I think there is a 3rd grader somewhere in Korea responsible for the city slogans. A 3rd grader who doesn't care about his job. Gumi's slogan is "Yes!" Gumi. But you can also visit "Just" Sangju, "Sing Green" Cheongdo or "Central" Gimcheon.
My town's slogan is "Uljin. Don't ever come here." Pictured below, is how this 3rd grader got his start.
Korean yangnyeom chicken is the best I've ever had. I'm not sure of the recipe, but It's made with a sauce. A very special sauce. If I had to wrestle someone in this sauce I would try to eat them.
Thanks to "pae-dahl" you can get yangnyeom chicken delivered to you. Anywhere. Your house, a park, you know...the top of a mountain. Pae-dahl is basically this guy on a motorbike who will come after you with food. I'm not sure if it's always the same guy in all of Korea, but he absolutely will find you. I once saw a pae-dahl delivery man drive into the front door of a building, full speed on his motorbike.
There are several "Dr.Fish" cafe's scattered throughout Korea. You order a drink, put your feet in a small fish tank, and let minnows eat away at dead skin. If you dipped your feet in "yangnyeum" chicken sauce I would gladly be one of the fish.
There's a popular cartoon in Korea about a small penguin who lives on an island. His name is Pororo. Recently, even Pororo got plastic and laser eye surgery.
It's more prevalent in the cities than the countryside, but appearance is highly regarded here. There is a very specific look many young people try to emulate, even if they have to pay money to achieve it. Make of it what you will, but in Pororo's case I think surgery was a good idea. I mean look at his before picture. I wouldn't. Just saying.
I walked past a Korean man wearing a "Lebanon, Pennsylvania" tee shirt the other day. Before I could get a closer look I was distracted by a "Franklin & Marshall" sweater. As I approached the "F&M" guy, I saw 2 couples dressed identically from head to toe. Sadly this is not rare. Below is a mild case.
Most of the world's exposure to K-pop is unfortunately through "Gangnam Style," but the rest of this genre is just as catchy. Half of me loves it, half of me hates it, and half of me can't do maths. I've tried everyday for the last month to not like the song below, and I can't do it. Gangnam Style is only the tip of the ridiculous iceberg.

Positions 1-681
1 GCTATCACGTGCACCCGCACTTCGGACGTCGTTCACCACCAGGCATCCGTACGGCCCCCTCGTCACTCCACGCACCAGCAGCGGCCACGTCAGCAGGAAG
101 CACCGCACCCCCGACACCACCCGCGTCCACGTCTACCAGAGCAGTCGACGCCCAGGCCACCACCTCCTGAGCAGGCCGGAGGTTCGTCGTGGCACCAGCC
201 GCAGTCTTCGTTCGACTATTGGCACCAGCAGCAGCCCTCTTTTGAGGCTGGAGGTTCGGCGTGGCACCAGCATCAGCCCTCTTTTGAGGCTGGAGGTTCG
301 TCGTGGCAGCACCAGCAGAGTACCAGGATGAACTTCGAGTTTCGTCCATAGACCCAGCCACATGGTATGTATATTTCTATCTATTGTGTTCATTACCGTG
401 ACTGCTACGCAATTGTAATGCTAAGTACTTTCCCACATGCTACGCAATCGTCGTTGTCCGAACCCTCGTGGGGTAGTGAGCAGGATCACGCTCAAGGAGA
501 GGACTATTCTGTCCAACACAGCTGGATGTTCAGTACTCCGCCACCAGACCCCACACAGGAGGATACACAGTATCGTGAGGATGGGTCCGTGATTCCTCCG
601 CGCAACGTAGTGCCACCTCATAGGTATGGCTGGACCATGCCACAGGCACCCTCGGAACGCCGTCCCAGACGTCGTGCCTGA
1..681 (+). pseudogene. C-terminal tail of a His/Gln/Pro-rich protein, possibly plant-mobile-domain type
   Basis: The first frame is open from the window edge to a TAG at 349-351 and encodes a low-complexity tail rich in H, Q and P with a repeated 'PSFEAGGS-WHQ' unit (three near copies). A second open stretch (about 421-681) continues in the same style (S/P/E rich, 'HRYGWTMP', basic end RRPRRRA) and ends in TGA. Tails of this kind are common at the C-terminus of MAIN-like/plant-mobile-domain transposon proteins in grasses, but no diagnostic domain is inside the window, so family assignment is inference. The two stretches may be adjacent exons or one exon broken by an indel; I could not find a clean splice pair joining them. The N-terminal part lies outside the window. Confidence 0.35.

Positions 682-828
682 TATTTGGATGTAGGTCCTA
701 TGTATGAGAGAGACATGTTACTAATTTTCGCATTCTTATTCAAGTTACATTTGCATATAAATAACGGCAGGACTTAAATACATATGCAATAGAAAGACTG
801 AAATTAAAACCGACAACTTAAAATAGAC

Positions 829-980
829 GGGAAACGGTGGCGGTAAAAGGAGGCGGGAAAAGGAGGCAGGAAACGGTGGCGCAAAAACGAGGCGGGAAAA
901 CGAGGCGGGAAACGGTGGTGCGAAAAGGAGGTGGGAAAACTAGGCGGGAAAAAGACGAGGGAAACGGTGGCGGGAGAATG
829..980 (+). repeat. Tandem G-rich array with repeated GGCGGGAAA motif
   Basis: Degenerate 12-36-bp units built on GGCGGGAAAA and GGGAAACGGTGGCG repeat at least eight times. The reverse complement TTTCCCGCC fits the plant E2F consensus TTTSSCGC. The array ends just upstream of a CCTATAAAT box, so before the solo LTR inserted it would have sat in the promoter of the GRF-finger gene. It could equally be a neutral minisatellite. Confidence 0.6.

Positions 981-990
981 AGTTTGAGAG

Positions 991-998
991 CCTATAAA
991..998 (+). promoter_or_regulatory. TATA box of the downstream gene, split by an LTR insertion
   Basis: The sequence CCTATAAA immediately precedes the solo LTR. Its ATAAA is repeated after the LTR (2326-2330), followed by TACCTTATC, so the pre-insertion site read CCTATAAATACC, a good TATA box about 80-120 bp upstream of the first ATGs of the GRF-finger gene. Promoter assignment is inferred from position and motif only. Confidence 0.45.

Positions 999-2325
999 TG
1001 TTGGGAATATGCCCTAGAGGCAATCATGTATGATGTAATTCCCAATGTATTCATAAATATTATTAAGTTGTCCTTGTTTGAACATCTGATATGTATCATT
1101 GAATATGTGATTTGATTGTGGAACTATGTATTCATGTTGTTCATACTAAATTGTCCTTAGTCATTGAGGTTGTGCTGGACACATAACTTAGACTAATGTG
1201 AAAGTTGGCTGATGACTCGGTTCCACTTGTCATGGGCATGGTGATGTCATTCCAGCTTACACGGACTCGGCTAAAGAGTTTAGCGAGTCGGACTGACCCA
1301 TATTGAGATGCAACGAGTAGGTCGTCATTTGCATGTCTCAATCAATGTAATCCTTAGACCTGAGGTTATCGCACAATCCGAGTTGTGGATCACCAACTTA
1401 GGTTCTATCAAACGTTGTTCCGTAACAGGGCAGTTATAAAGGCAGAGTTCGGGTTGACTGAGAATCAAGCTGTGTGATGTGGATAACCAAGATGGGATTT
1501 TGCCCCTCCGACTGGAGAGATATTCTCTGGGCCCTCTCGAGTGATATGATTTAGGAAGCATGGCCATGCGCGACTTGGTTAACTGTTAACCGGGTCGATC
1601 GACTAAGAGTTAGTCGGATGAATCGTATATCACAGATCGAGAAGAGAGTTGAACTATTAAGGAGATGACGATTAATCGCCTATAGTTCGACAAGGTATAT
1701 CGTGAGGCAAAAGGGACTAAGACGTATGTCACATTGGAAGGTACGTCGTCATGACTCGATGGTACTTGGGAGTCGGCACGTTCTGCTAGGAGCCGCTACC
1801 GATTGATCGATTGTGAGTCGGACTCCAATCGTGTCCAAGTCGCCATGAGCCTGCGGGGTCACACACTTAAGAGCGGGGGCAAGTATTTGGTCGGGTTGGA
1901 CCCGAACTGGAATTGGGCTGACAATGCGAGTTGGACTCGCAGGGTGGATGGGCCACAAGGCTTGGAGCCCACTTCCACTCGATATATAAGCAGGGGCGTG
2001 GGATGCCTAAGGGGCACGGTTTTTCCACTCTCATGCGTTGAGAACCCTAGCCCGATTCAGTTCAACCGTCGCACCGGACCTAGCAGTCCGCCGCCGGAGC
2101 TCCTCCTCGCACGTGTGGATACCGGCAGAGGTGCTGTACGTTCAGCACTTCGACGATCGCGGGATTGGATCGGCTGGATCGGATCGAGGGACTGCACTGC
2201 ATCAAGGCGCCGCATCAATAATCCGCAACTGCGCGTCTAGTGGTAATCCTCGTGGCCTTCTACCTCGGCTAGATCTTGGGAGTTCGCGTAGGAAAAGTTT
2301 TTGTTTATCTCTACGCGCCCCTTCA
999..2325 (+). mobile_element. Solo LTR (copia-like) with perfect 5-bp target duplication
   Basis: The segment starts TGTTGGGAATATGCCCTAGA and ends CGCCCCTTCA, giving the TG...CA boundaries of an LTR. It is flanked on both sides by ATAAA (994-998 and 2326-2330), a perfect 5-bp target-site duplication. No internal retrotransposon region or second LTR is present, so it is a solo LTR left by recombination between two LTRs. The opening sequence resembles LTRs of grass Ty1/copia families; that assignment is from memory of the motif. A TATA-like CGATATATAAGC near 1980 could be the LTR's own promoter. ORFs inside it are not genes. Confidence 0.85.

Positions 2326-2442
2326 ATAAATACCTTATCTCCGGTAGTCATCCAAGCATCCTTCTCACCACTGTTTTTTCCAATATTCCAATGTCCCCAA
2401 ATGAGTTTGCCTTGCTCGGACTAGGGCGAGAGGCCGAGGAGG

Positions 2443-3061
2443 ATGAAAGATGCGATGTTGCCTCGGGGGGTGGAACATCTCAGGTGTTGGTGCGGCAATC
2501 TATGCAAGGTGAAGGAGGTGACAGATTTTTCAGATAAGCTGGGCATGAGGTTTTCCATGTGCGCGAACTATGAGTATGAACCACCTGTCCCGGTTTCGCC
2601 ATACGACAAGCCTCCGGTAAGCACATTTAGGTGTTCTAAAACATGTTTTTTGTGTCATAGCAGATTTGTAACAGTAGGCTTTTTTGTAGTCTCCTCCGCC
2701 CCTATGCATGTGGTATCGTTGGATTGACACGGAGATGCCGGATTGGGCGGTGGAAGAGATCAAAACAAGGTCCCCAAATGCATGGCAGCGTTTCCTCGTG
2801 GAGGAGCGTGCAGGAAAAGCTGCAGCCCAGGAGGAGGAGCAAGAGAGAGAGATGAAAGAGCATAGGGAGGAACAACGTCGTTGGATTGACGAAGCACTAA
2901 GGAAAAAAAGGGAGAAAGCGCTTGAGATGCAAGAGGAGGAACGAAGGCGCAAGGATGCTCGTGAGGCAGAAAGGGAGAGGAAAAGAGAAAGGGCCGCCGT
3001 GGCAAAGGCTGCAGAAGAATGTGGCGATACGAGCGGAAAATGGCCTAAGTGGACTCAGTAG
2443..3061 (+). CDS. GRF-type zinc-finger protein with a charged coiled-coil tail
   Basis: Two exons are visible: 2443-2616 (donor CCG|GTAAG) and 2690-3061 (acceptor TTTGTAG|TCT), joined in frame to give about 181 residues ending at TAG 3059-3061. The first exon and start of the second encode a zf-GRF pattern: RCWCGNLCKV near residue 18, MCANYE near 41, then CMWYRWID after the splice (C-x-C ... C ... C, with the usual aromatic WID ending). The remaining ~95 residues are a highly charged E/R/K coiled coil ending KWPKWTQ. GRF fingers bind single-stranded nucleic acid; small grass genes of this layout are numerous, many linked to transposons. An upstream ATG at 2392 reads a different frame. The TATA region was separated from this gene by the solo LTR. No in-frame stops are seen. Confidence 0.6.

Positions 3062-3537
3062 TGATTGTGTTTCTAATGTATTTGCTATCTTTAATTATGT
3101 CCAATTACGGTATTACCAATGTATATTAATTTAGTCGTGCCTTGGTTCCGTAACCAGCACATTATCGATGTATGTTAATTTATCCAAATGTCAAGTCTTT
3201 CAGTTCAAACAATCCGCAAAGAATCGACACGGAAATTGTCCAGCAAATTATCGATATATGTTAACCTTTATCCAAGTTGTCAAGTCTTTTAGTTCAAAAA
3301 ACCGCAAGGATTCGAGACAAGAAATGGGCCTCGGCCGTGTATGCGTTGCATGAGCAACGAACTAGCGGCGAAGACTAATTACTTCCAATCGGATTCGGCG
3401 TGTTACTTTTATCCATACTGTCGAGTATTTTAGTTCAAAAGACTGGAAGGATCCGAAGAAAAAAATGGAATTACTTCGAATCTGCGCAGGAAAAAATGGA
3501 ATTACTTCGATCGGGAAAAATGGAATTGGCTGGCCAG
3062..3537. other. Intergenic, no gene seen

Korean Dramas = Soap operas + Korea - 500 years.
Wait, so: Soap operas = Korean Dramas + 500 years - Korea?
I'm confused. Just watch.
For the last 4 years, Hangul was voted "the easiest character system to learn out of systems that look like they would be hard." King Sejong is to credit with the simple brilliance of Hangul, although his list of accomplishments extends far beyond the language. An adult could probably learn the characters in a few hours.
While English letters sometimes seem arbitrarily shaped, every Hangul character has a reason for it's appearance. Some characters, for example, are shaped like the position the throat makes while pronouncing their sound.
I've been working on the alphabet with 1st graders for a few months. An adult can learn Hangul in a few hours. I'm going to conclude written Hangul is much easier than English, even if I have to compare adults to 1st graders.
Small Korean towns can look like Las Vegas thanks to fluorescent lights illuminating the buildings. Interestingly, even churches join the trend, with glowing red crosses perched above the skyline. I've heard this is due to the Korea war. Apparently planes wouldn't bomb churches, so buildings of worship identified themselves with the high glowing crosses, easily visible from the air.
This raises the question: Why wouldn't all important buildings simply put these crosses above them? And the answer: Why don't you stop over analyzing everything?
I think this is the case in many Asian countries, and I also think North and South Korea will eventually solve their disputes through RPS. Anyone with this robot could take over the Korean peninsula.
If a teacher has ambitions to become a vice or head principal, they have to achieve their goal through a very regulated point system. Teachers get more points per year for teaching in rural areas, and are also limited to a certain amount of years at each particular school, before being forcibly transferred elsewhere. The philosophy behind this system is to prevent school dynamics from going stale.